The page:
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Katherine J. Kuchenbecker, Ph.D of Haptics Group which is part of the GRASP Lab at the University of Pennsylvania, works on one of the many projects in development at the lab.

As an assistant Engineering professor, Katherine Kuchenbecker is all about bringing science to the masses in a fun and innovative way.

“I do want to connect [the research that my students and I do] to things that matter to other people — not just scientists and engineers,” she said.

Kuchenbecker carried that perspective with her when she first began teaching at Penn in 2007. Within three years, she was nominated as one of Popular Science’s “Brilliant 10” of 2010, a competition that selects young innovators at institutions around the nation.

At the time, she had just finished developing a video-gaming vest with two graduate students. The vest allowed gamers to experience the sensation of being shot while playing a first-person shooter video game.

This summer, Kuchenbecker was selected as one of ten PopTech Fellows in the sophomore class of the Science and Public Leadership division. PopTech, an organization which hosts a community of scientists from around the world, is known for its series of talks on popular science issues. Fellows were selected from various colleges and universities from around the country for their cutting edge work in their respective fields, including subjects like biology and neurology.

“They wanted to pick people who are interested in talking to the media and being an advocate for science,” Kuchenbecker said.

In August, Kuchenbecker traveled with the other Fellows to Washington, where they met at the National Geographic headquarters to be trained in speaking with the media about science.

While there, the ten Fellows were coached by the likes of Fenton Communications’ Chief Operating Officer Lisa Witter and National Public Radio Science Desk Correspondent Joe Palca. Fellows were trained over the course of three days and asked to give 10-minute presentations and 3-minute pitches on their work. They also received feedback from their colleagues on how to improve their delivery so that it could be more widely received by the public.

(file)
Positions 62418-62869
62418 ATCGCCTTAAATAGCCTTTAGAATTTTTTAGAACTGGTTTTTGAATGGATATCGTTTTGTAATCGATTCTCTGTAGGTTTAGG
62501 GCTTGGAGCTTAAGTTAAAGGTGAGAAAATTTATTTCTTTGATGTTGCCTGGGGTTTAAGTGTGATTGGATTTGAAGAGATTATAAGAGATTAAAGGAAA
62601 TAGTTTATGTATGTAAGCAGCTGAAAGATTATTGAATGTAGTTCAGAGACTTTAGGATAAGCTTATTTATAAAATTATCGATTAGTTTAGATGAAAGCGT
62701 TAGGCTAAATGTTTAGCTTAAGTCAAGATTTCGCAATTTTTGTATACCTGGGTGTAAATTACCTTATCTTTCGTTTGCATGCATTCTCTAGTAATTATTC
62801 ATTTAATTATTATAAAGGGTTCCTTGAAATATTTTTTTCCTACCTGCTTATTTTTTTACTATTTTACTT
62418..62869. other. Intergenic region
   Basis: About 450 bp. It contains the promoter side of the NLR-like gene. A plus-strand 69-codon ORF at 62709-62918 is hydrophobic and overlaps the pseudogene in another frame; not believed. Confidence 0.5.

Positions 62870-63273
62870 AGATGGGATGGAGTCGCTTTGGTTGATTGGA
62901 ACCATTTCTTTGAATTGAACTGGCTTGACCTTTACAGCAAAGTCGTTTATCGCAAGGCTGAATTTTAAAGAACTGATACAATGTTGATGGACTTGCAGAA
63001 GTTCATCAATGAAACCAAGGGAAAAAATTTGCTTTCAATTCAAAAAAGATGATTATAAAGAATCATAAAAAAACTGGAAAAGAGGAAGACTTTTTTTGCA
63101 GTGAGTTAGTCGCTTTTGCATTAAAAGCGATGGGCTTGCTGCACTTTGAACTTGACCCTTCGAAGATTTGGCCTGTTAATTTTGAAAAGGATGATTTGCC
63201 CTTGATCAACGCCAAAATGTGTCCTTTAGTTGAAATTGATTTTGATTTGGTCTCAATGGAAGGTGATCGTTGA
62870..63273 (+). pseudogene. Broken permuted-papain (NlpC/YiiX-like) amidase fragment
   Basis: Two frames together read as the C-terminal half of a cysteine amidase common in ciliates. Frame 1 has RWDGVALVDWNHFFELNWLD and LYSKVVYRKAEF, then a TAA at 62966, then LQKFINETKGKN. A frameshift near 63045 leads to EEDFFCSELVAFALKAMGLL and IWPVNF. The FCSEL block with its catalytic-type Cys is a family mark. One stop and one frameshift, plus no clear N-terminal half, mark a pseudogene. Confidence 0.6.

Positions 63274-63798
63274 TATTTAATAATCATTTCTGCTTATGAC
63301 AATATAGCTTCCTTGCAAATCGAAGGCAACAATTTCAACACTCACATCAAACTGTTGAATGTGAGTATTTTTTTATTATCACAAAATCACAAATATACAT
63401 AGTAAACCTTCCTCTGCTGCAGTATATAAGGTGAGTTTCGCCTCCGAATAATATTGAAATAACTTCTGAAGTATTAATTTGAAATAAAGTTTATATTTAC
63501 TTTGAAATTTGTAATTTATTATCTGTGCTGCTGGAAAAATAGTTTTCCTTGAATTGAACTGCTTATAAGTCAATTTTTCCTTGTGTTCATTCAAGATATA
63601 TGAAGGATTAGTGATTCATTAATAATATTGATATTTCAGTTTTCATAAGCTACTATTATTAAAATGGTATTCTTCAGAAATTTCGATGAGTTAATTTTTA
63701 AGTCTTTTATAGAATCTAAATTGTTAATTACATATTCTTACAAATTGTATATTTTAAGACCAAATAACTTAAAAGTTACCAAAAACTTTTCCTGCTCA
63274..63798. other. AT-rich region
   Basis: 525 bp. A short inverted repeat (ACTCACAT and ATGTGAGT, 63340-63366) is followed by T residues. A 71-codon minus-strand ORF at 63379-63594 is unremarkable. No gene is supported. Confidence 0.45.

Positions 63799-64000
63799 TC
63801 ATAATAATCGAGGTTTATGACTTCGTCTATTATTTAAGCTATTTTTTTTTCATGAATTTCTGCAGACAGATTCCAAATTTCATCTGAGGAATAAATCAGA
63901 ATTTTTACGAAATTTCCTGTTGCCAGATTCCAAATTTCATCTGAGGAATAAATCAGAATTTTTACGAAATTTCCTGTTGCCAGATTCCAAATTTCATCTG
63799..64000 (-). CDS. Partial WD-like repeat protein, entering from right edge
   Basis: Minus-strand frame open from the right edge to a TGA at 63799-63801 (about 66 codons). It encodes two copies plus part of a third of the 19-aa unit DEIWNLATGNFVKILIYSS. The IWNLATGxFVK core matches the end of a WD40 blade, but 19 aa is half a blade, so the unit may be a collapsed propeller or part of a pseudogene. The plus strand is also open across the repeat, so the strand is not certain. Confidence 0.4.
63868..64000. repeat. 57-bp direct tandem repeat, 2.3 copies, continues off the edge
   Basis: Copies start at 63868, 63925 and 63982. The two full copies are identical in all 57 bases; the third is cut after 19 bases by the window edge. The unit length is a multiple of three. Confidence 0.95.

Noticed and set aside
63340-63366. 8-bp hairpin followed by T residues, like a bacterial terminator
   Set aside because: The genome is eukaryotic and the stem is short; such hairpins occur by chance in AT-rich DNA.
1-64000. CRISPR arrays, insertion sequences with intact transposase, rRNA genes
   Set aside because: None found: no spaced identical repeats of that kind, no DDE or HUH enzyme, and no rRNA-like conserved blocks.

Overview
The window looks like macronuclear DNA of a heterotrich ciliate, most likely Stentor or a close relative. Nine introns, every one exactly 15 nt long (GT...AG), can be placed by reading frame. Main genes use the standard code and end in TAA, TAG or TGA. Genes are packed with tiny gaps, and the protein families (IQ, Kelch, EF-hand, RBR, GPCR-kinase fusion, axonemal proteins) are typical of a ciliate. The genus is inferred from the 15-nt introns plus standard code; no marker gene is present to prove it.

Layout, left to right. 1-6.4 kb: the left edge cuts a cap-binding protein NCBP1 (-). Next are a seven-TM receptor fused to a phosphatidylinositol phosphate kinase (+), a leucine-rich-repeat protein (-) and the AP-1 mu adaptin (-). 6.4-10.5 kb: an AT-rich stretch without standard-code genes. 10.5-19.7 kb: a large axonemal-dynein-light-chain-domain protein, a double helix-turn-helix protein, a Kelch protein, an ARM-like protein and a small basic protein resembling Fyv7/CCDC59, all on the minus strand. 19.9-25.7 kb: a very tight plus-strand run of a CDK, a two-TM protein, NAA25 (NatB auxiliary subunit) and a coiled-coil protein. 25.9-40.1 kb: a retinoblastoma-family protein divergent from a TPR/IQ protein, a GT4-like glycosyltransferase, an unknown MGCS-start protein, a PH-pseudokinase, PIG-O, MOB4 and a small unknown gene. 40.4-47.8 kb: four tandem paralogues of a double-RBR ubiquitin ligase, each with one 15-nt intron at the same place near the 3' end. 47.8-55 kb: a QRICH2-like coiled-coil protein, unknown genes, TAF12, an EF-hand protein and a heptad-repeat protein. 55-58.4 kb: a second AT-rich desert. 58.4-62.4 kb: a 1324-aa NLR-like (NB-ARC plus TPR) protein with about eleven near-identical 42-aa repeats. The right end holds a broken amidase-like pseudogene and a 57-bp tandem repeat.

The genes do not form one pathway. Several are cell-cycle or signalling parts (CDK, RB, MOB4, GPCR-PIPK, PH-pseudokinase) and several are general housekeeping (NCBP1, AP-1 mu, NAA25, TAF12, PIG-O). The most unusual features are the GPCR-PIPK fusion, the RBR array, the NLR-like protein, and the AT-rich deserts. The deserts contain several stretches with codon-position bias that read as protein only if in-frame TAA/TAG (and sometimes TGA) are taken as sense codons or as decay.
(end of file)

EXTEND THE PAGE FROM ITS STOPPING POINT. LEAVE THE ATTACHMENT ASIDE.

The Fellows focused on eliminating jargon, which is often a problem for scientists who are passionate about their respective fields and must walk the line between accuracy and communicability, Kuchenbecker said.

In October, the ten Fellows were invited to the PopTech conference in Camden, Maine, to present their research to a crowd of nearly 700 in five minutes.

The conference drew a broad audience from Iceland President Ólafur Ragnar Grímsson to members of the Intergovernmental Panel on Climate Change.

Kuchenbecker presented her research on robotics and haptics — sense of touch — focusing on the significance of the sense of touch and its mysterious absence in the realm of computers.

“It’s kind of underrated. It’s the first sense. It’s the oldest sense, and it’s the only sense you can’t turn off,” Kuchenbecker said.

With that in mind, she introduced a list of computers she helped to develop that incorporate a sense of touch. One product was a tablet computer that could mimic an object’s texture on its surface through the use of vibrations. Another was a set of medical equipment that allowed surgeons to better experience the sensation of operating on a patient.

Fifth year Engineering doctoral candidate Joe Romano worked with Kuchenbecker in the lab to develop a robot that could fist bump and high-five.

“[Professor Kuchenbecker] is really brilliant. She works constantly, and she has really great ideas. She challenges everybody and stimulates discussion to think really hard about how to improve haptics. She makes this stuff come to a reality,” Romano said.

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